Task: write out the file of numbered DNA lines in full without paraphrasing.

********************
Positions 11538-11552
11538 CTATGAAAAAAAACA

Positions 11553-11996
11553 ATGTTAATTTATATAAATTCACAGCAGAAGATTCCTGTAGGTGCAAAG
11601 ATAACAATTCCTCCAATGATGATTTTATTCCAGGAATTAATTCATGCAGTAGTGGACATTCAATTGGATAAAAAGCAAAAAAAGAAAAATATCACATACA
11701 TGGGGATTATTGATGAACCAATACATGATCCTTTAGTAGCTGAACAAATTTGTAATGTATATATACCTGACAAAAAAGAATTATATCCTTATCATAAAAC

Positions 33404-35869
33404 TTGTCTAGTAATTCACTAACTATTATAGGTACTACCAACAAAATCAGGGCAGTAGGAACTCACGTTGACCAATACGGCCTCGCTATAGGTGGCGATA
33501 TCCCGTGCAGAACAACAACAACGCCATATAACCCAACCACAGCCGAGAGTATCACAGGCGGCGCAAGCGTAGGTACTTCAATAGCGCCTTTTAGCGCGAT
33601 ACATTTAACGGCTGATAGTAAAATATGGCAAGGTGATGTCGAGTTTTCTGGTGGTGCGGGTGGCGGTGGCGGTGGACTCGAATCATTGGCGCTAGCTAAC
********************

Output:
Positions 11538-11552
11538 CTATGAAAAAAAACA

Positions 11553-11996
11553 ATGTTAATTTATATAAATTCACAGCAGAAGATTCCTGTAGGTGCAAAG
11601 ATAACAATTCCTCCAATGATGATTTTATTCCAGGAATTAATTCATGCAGTAGTGGACATTCAATTGGATAAAAAGCAAAAAAAGAAAAATATCACATACA
11701 TGGGGATTATTGATGAACCAATACATGATCCTTTAGTAGCTGAACAAATTTGTAATGTATATATACCTGACAAAAAAGAATTATATCCTTATCATAAAAC

Positions 33404-35869
33404 TTGTCTAGTAATTCACTAACTATTATAGGTACTACCAACAAAATCAGGGCAGTAGGAACTCACGTTGACCAATACGGCCTCGCTATAGGTGGCGATA
33501 TCCCGTGCAGAACAACAACAACGCCATATAACCCAACCACAGCCGAGAGTATCACAGGCGGCGCAAGCGTAGGTACTTCAATAGCGCCTTTTAGCGCGAT
33601 ACATTTAACGGCTGATAGTAAAATATGGCAAGGTGATGTCGAGTTTTCTGGTGGTGCGGGTGGCGGTGGCGGTGGACTCGAATCATTGGCGCTAGCTAAC